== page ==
On Easter Sunday night, Rolling Stone published a response to its widely read and widely discussed story "A Rape On Campus," first published last November, following an investigative report on the article by the Columbia University Graduate School of Journalism. The subhead to Rolling Stone's response? "An anatomy of journalistic failure." Seeing that, there was little wonder why Rolling Stone retracted "A Rape on Campus," after seeing the report. But many are wondering why, after seeing details of how the story was reported, author Sabrina Rubin Erdely was not fired.
Nor were any fact-checkers at the organization, according to CNN via Rolling Stone publisher Jann Wenner. That decision was made, despite the fact that Columbia University found numerous problems with Erdely's story. The most egregious, perhaps, was the fact that the main source in the piece, alleged rape victim Jackie (who operated under a pseudonym for the story), was nearly the only source for the story. According to the report, Jackie's friends — who were, according to the story, with Jackie following her alleged rape — were not even contacted during the fact-checking process. This breaks a key media rule that any incoming freshman would be taught in Journalism 101: Check your facts.
And it seems the controversy surrounding the story will only continue. After all, following the news that Rolling Stone would not be firing anyone on its team for the article's journalistic mishaps, several people on Twitter pointed to a 1996 report from The New York Observer that implied a Rolling Stone writer was fired after writing a negative review about Hootie & the Blowfish. (The magazine wouldn't detail the circumstances regarding his departure, thanks to "employer-employee privacy.") But this, coupled with the fact that most reporters — like The New York Times' Michael Finkel or The New Republic's Stephen Glass — who break journalism ethics codes are shown the door, will only continue to keep Rolling Stone's reporting errors in the news.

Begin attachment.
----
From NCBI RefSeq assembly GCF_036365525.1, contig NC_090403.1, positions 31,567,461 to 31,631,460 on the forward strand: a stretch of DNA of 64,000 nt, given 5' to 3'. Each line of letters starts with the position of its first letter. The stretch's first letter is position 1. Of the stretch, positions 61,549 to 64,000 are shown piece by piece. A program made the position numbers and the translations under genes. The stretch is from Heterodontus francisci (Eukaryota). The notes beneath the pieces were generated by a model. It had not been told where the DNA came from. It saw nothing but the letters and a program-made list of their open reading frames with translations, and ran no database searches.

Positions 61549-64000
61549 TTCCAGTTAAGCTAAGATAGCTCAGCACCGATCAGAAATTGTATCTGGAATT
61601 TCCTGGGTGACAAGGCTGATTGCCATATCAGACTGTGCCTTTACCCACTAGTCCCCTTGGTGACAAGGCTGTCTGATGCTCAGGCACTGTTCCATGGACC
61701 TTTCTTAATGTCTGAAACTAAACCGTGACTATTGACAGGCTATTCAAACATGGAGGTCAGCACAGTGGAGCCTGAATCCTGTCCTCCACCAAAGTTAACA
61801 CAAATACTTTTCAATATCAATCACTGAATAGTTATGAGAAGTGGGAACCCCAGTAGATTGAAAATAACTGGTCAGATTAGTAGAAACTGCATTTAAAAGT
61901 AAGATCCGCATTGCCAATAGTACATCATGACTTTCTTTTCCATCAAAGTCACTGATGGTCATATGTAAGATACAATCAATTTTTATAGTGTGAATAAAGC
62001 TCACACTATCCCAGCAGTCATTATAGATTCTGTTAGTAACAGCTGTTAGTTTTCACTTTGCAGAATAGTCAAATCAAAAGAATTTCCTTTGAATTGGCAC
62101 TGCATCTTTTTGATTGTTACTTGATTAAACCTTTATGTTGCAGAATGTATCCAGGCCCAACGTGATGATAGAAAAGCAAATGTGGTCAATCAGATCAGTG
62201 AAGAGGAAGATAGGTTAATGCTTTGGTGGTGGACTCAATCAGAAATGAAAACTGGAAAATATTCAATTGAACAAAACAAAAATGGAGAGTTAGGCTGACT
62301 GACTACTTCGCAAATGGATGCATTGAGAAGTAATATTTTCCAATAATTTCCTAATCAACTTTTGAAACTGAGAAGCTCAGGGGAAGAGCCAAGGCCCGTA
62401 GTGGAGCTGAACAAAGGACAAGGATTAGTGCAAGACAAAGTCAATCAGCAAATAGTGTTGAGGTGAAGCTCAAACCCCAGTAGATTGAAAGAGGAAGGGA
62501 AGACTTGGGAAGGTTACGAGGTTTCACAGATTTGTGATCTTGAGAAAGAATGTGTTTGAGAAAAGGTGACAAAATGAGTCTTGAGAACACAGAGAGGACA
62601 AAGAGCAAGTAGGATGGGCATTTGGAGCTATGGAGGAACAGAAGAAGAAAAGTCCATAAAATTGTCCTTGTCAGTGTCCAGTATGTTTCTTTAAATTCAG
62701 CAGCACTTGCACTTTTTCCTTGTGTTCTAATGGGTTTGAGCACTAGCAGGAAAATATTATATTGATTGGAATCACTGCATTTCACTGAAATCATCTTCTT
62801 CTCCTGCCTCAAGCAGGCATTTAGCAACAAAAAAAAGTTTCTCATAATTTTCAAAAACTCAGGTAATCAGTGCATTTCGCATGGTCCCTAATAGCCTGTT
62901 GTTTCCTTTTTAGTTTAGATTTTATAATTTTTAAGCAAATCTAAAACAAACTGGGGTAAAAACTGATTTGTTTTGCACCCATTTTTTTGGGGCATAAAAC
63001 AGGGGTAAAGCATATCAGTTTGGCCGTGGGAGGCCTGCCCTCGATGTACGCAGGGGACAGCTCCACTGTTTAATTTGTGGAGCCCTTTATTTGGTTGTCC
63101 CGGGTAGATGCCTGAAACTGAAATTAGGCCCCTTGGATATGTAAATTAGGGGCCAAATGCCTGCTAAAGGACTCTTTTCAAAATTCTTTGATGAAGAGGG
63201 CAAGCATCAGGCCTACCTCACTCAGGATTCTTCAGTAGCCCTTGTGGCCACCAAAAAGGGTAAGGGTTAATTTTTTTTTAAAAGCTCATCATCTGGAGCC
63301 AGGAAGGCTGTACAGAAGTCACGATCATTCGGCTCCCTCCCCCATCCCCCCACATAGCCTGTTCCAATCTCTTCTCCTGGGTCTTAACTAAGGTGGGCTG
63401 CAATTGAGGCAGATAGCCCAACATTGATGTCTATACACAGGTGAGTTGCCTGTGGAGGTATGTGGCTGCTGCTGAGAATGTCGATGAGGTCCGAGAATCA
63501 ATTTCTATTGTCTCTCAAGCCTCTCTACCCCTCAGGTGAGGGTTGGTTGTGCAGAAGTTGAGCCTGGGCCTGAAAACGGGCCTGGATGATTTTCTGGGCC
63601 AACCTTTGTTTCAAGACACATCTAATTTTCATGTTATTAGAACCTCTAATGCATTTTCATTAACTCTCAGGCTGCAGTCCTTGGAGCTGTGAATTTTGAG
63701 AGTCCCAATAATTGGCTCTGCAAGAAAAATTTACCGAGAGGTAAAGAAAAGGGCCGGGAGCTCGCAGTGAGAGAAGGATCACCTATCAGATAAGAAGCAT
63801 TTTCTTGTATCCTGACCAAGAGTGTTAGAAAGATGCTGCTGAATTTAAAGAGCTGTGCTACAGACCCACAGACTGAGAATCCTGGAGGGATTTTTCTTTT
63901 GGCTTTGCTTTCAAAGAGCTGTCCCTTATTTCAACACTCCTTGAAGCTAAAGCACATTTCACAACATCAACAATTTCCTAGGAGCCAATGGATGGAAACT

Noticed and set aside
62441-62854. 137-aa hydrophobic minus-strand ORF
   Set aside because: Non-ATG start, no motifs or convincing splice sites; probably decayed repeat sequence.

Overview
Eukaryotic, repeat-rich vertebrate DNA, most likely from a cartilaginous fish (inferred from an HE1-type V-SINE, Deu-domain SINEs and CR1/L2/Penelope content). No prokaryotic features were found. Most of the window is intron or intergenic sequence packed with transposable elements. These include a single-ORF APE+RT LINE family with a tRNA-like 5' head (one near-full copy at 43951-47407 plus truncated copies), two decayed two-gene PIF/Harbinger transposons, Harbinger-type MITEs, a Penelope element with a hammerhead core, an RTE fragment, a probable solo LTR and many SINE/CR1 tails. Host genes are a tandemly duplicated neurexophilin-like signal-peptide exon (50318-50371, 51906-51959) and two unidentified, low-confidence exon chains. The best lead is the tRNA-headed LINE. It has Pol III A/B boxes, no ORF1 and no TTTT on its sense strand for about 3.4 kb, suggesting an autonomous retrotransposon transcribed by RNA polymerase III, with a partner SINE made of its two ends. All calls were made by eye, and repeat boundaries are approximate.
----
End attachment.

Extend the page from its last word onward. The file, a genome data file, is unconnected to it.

Not to say that Rolling Stone doesn't realize its mistakes. In its response published Sunday, the magazine addressed the "national controversy" that unfolded after details in its initial story were called into question by The Washington Post. Managing Editor Will Dana wrote:
This report was painful reading, to me personally and to all of us at Rolling Stone. It is also, in its own way, a fascinating document — a piece of journalism, as Coll describes it, about a failure of journalism. With its publication, we are officially retracting "A Rape on Campus." We are also committing ourselves to a series of recommendations about journalistic practices that are spelled out in the report. We would like to apologize to our readers and to all of those who were damaged by our story and the ensuing fallout, including members of the Phi Kappa Psi fraternity and UVA administrators and students. Sexual assault is a serious problem on college campuses, and it is important that rape victims feel comfortable stepping forward. It saddens us to think that their willingness to do so might be diminished by our failings.
Still, Wenner followed up questions regarding Erdely's employment by defending Erdely (who apologized in a separate statement, saying, "I did not go far enough to verify [Jackie]'s story"), and instead pointing to the flaws of Erdely's source. As Wenner told The New York Times, "Obviously there is something here that is untruthful, and something sits at her doorstep." Wenner, however, said he was not intending to blame Jackie with his words. (Dana, on the other hand, said, "I'm responsible," after admitting to not researching inconsistencies after finding Jackie's story "extremely strong, powerful, provocative... ")
And, now, that's precisely where a lot of the attention is likely to turn as the story develops — right towards Jackie. After all, in their statements, Dana and Erdely even pointed out the ripple effect the retraction and surrounding controversy could have on rape victims, who "should feel comfortable stepping forward," according to Dana, without the risk of shoddy reporting diminishing their stories. (And considering the report suggested Rolling Stone use pseudonyms sparingly in the future, it's not unthinkable that victims would be less inclined to speak up.)
No matter what went wrong at Rolling Stone, the real victims are the ones that are worth defending the most.